Training • The university’s efforts will address needs of LGBT community.
Weber State University’s sexual violence prevention training soon will include workshops specifically tailored to the LGBT community.
Those workshops currently are being developed with the help of a recently awarded about $50,000 grant from the state Department of Health. Twenty-one entities across the state received a total of nearly $550,000 — appropriated this past legislative session — to implement sexual violence prevention programs. Weber State was the only university to receive funding.
Stephanie McClure, director of the school’s Women’s Center, said the two workshops will focus on consent and bystander intervention related to the lesbian, gay, bisexual and transgender community in Ogden.
University officials chose to focus this grant on the LGBT population in part because their specific needs often are not the focus in our community, McClure said.
“They have very particular needs and dynamics they face in relationships, not just with intimate partners but with all relationships — especially in the cultural context within the state,” McClure said. “They deal with a lot of discrimination.”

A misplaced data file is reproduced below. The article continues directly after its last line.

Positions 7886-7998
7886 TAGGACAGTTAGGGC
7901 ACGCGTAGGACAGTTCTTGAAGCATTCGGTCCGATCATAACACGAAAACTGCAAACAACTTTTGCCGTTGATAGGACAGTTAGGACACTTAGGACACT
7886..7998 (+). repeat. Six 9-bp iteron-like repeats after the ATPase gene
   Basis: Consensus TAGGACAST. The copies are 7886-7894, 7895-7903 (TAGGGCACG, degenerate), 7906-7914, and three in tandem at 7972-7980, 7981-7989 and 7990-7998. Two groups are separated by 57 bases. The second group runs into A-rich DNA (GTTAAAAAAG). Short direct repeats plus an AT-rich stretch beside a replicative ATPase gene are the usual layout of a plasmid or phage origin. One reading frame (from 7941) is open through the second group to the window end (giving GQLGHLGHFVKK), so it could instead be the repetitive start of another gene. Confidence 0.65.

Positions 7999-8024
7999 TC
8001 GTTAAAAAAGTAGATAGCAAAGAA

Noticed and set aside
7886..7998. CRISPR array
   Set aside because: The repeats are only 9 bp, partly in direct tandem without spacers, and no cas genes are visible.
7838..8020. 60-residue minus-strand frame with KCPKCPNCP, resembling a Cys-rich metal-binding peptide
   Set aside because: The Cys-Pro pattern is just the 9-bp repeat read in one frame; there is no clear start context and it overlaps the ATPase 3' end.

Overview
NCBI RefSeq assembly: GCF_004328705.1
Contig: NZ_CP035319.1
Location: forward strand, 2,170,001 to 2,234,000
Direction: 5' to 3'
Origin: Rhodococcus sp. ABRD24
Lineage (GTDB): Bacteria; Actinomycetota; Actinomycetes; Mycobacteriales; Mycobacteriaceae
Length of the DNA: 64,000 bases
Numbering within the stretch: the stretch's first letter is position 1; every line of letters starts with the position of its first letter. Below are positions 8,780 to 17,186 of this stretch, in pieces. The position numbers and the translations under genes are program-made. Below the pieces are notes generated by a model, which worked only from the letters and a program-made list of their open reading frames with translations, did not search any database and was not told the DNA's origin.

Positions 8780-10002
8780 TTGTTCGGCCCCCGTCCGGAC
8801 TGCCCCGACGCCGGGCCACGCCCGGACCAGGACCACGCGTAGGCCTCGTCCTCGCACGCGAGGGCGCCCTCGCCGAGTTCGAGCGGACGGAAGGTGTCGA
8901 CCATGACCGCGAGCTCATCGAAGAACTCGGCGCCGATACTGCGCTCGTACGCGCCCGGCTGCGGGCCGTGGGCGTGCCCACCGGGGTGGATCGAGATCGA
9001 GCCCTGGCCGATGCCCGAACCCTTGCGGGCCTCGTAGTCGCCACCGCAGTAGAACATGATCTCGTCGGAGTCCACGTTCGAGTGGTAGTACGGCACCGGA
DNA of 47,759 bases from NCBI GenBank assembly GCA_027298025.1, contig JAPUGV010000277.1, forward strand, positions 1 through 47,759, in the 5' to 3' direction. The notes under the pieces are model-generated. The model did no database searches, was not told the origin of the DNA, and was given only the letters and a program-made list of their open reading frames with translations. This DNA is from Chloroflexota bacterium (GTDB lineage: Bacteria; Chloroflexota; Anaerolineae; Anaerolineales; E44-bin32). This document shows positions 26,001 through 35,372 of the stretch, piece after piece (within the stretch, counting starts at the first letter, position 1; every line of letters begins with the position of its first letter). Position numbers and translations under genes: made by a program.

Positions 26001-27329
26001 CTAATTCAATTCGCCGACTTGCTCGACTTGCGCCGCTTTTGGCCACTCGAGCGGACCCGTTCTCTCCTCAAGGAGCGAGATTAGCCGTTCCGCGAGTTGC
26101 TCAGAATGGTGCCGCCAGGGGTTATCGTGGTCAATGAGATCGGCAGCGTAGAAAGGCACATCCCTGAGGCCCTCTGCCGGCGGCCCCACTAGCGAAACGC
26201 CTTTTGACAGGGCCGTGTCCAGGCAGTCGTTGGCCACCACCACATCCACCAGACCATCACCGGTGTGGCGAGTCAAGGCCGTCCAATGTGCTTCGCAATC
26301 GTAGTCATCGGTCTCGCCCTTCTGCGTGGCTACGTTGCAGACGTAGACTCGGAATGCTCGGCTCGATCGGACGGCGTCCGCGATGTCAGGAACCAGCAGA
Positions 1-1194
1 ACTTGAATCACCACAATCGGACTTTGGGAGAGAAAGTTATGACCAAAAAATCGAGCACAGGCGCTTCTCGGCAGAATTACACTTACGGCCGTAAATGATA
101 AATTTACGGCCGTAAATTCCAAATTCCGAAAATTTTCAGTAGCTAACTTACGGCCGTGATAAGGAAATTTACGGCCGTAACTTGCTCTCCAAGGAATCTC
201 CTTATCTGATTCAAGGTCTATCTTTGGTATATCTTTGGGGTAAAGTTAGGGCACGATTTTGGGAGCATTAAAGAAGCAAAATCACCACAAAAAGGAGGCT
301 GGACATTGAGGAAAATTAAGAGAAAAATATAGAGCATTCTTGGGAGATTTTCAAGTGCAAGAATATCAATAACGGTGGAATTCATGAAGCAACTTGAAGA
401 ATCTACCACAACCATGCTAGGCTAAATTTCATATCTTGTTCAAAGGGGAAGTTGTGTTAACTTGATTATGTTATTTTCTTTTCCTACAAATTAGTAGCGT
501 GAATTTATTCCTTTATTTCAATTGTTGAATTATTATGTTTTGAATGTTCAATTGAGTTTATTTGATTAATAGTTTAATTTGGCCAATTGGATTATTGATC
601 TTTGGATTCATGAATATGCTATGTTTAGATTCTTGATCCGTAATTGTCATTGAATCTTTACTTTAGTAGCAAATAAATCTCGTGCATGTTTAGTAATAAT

To develop the workshops’ curriculum, the university will be conducting research and students will be surveyed on the topic. A photo voice project — where individuals are given a prompt, such as healthy relationships, and asked to photograph what that means to them — also will be used as input, McClure said.
The hope is to make the workshops available to the school’s about 26,000 students during the 2017-2018 school year, she said. The workshops will not be mandatory, but students will be able to attend several throughout the year. Campus groups also can request the workshops be held for their members, she added.
The university currently hosts various other prevention workshops and McClure said attendance typically hovers around 20 people. They have had as many as 70, however, she added.
The Boys and Girls Clubs of Greater Salt Lake also received funding from the department and will use it to expand its Safe Dates program. The program helps teens recognize the difference between healthy and unhealthy relationships, according to a department news release.
The grant, which amounts to about $23,000, will allow the program to expand into all teen centers in Salt Lake and Tooele counties, said Amanda Hughes, the clubs’ director of development.
“For many of our teens, violence and abuse are unfortunately a part of their everyday lives,” said LeAnn Saldivar, the clubs’ president and CEO. “This funding is critical in helping our teens learn healthy and safe relationship skills – habits that they will carry with them into adulthood.”